Vote Labour for happy dullness

"The problem," says a minister, "is not that the general election is going to change things. No one thinks the Tories are coming back. They are out for years. No, the problem is that the general election may change nothing at all. Same whacking big majority. Same Gordon at the Treasury, with a finger in every pie. Same Robin at the Foreign Office. Same caution on everything a little bit interesting. Maybe the voters are right to be apathetic . . . "

All right. I have stuck together different conversations to produce that thought. But the thought itself is commonplace. The battle over Labour's election manifesto has become a kind of proxy for the bigger question: what is Labour's second term for? And there has been a desperate quality about the scrounging for ideas by the manifesto team - "ideas, please, must look radical but mustn't upset anybody, and mustn't cost anything much" - that tells its own story.

Departments have been told to produce what they can from the bottom drawer in the next few weeks, to keep politics alive before the campaign proper begins. Which suggests that many of the ideas weren't very interesting to start with.

We all wait to be proved wrong, but the signs from Whitehall thus far lead you to conclude that Labour has nothing much new to say or do for the second term - the general election will just be one little, low hurdle that the government barely notices, as it canters gently along an eight-year course.

This is partly because too many of the obvious second-term issues remain controversial inside the government. We might expect the manifesto to commit Labour to regional assemblies for England, a properly reformed House of Lords and a reinvigorated House of Commons, for instance, including much stronger parliamentary committees. But the English regional question is fighting to get to the front of the agenda; there are still plenty of ministers who expect John Prescott to go quietly to the Cabinet Office, with regional government as a kind of retirement hobby.

Nor is there any visible relish for reviving parliament - something that ought to be near the top of the agenda for a radical reforming government of the centre left. It is simply seen as bringing trouble to the incumbent administration, which is mightily relaxed about the decline of the House of Commons. Nor, I hear, is there any urgency to the campaign that needs to be fought for a clearer, more democratic European Union, into which British membership of the euro might slot.

The euro is the big issue that will not be addressed in any serious way in Labour's manifesto, but which most people assume will rescue the 2001-5 Blair administration from terminal tedium. This time, surely, it will have to go for that referendum - or be laughed out of the history books as the all-time example of the administration that blew it?

Maybe, maybe not. Those at the forefront of the fight for Britain to join the euro put the chances of Tony Blair actually calling the referendum at no more than 60 per cent. But if Blair and Gordon Brown do not put a referendum about the abolition of the pound to the people during their next term, what do they do?

There is a boring, and not ignoble, answer, which is that they simply plug away at improving public services, slowly pushing a little more taxpayers' money at the hospitals, railways and schools, slowly applying their growing understanding of the civil service to get better results for that money - and meanwhile doing nothing vicious, brutish or corrupt. Labour could, in short, be dull but decent. This is not stupid, because it may be what people want. There is no God-given rule that says governments must be exciting. For most of us, for most of the time, our lives are interesting enough, thank you, and we would like to get on with them. Perhaps it is the fate of the Blair years to reconcile the British to the happy dullness of modern politics.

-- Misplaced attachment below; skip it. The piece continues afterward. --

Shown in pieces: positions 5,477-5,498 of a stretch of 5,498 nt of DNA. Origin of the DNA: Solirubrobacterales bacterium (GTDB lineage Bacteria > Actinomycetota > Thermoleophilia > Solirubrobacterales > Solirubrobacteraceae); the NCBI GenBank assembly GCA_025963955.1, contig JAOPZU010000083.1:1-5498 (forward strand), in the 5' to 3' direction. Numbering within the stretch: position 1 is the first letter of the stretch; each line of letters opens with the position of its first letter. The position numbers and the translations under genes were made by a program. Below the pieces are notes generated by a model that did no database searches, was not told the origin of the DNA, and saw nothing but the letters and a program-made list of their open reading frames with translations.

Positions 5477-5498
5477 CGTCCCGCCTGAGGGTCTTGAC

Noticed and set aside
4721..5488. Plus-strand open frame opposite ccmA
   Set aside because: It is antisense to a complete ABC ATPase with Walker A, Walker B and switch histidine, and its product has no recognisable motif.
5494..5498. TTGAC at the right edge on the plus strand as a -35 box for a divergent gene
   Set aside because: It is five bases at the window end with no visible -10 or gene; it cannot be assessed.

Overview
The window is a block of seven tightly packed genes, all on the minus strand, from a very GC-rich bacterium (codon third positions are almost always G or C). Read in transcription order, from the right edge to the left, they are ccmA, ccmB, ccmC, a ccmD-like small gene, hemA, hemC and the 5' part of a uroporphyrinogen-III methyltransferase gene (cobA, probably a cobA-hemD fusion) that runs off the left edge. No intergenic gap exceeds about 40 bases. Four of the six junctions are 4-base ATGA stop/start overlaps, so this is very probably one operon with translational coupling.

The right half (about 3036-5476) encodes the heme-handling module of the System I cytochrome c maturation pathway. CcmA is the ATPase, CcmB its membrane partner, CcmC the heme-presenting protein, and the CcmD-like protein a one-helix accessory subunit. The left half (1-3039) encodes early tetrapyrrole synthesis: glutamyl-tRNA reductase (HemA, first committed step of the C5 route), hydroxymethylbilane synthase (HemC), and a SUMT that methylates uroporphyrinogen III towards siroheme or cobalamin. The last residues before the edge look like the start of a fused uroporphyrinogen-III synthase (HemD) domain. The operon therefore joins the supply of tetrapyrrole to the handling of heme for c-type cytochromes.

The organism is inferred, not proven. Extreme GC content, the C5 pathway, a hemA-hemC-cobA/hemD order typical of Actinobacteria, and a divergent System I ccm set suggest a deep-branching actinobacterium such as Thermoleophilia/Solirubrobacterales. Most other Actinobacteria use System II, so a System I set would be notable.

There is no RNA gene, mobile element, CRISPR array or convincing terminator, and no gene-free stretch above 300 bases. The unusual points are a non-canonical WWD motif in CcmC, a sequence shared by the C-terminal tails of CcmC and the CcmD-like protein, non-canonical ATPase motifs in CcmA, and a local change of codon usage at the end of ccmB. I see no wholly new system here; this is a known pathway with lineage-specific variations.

Yet this seems complacent and dangerous. A government dedicated only to delivery, without a stirring agenda or a wider vision, might be acceptable during easy times. But it leaves itself horribly vulnerable to becoming a government of drift, at the mercy of any revival on the right - which will come one day, sooner or later.

Is it not the truth that this is still a slovenly country, with pretty low self-esteem, vandalised civic centres, crumbling infrastructure, worryingly low productivity and unacceptably high levels of class division? Yes, greatly improved schools and hospitals would be a real achievement, but it is nowhere near enough. What about democratic reform, a revived Commons, a more open EU? Doesn't the English question need answering? Aren't our farms and countryside in the kind of mess that calls for a truly radical rethink of what we do with our land? Aren't we far behind other European countries on gender and the inclusion of women in positions of power and public life? Above all, isn't the explosion in the numbers of cars on the roads going to choke us all to death unless the government does more than tell us to boycott the trains and drive to work?

Tony Blair's mantra recently has been: "A lot done; a lot still to do." Exactly. But let's focus on the second "lot". It would be a catastrophic misreading of the public mood to think that the electorate is bored by politics and doesn't want an argument. In the end, governments lead, or they are pushed aside by other forces - angry newspapers, rival parties, big business, whatever.

It is time to surprise people a little, to go to the country on a manifesto with real commitments to radical change. A safe manifesto - which is what has been drafted so far - is the first chapter of a period of failure once this election is won.

This article first appeared in the 23 April 2001 issue of the New Statesman, Blessed are the pure in heart